Feed, bath, cuddle, clothe — as the mum of a young toddler, these are the things you think about when your little one wakes for the day. But what about bonding?
As important as it is to make sure that your child is physically cared for, it’s also just as important to ensure you’re nourishing their emotional development, too.
“It’s very easy to see your toddler as an independent little person and to get busy until they do something that upsets you. Often they are simply trying to reconnect with you — as though the invisible umbilical has stretched a bit far for their comfort,” she says.
To maintain that bond, “try putting all your ‘to dos’ aside,” she suggests. After all, hanging out the washing or returning some emails can wait an hour or so, whereas your precious little one is growing older by the minute — and those are precious moments you can never get back.
Get down on their level
When you’re spending time with your toddler, how much attention are you really giving them free from distractions like the television, your iPhone or your laptop?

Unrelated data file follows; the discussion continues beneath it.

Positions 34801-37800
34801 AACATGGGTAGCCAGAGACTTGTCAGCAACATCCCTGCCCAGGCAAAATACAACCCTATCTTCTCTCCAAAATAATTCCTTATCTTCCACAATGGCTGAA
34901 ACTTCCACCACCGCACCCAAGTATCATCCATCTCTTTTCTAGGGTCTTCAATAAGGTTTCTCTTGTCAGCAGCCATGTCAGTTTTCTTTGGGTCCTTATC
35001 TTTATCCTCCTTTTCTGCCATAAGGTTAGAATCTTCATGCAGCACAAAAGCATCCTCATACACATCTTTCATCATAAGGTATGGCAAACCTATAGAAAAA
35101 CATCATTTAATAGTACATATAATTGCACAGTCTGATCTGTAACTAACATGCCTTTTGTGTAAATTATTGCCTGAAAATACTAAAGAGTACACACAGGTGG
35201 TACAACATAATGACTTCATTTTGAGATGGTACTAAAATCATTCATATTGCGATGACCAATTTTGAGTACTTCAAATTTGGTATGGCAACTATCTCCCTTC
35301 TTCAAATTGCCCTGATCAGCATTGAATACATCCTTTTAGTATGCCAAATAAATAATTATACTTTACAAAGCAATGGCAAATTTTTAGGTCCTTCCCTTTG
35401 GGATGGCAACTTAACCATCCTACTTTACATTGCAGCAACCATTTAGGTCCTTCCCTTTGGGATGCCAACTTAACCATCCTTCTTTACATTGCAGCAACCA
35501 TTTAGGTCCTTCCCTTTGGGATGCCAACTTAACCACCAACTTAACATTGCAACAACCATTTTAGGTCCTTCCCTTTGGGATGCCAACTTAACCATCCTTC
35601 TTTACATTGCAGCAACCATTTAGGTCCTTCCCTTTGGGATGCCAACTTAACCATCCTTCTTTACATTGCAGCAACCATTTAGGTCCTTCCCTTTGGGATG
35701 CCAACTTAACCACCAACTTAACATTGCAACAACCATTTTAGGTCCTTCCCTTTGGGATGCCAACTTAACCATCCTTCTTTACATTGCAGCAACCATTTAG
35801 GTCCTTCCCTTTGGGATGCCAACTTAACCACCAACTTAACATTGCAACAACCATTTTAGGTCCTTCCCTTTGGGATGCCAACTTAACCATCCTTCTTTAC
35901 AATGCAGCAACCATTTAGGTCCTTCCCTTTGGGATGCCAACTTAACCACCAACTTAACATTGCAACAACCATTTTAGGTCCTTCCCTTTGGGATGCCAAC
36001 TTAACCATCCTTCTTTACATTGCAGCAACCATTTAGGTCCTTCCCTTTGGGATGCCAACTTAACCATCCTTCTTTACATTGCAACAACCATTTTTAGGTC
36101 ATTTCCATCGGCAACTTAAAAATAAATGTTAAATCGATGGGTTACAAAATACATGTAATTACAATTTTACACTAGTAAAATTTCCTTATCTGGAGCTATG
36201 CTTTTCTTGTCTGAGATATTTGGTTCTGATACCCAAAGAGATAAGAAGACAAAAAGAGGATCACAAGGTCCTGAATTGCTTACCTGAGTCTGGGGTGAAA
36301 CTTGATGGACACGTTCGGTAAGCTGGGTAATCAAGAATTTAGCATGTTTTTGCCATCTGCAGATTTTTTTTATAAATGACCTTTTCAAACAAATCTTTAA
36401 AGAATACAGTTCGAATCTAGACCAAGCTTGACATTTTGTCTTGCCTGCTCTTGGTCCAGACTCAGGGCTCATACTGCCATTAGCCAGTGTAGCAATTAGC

“Spend time doing absolutely nothing else but being present and watching your child — how they play, how they look, the expressions on their little faces, how they try and communicate,” advises McKay, who runs a private practice in Melbourne and provides a free website, www.pinkymckay.com.au, which specialises in gentle parenting techniques.
“Then gently enter their world and play on their terms. Show them you are focused by getting down to their level, making eye contact and following their lead.”
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Remember: Touch is powerful
There’s a good reason why many experts recommend so much “skin to skin” contact when your little one is born — because touch is a “powerful bonding tool,” McKay says.
“It releases endorphins, those ‘feel good’ hormones, and oxytocin, the love hormone,” she explains.
“Massage is a beautiful bonding tool but your young toddler is probably spending so much of his time practising walking and running, that he is unlikely to keep still for long. So play finger and toe games, like round and round the garden and this little piggy.”
Develop shared routines and games
When your baby is tiny, it’s important to establish consistent routines so that they know what to expect throughout their day. But when they get a little older, you can get away with changing their daily routine every now and then.
“Take a bath together, or you could even take a nap together some days, and enjoy those sweet cuddles,” McKay suggests.
“Toddlers over two years of age enjoy massage games. Make a pizza on their back as they choose ‘ingredients’ — sprinkly strokes for cheese, chopping strokes for meat, sliding strokes to spread tomato paste — and don’t be surprised if they ask for ‘exotic’ ingredients such as chocolate or apples!”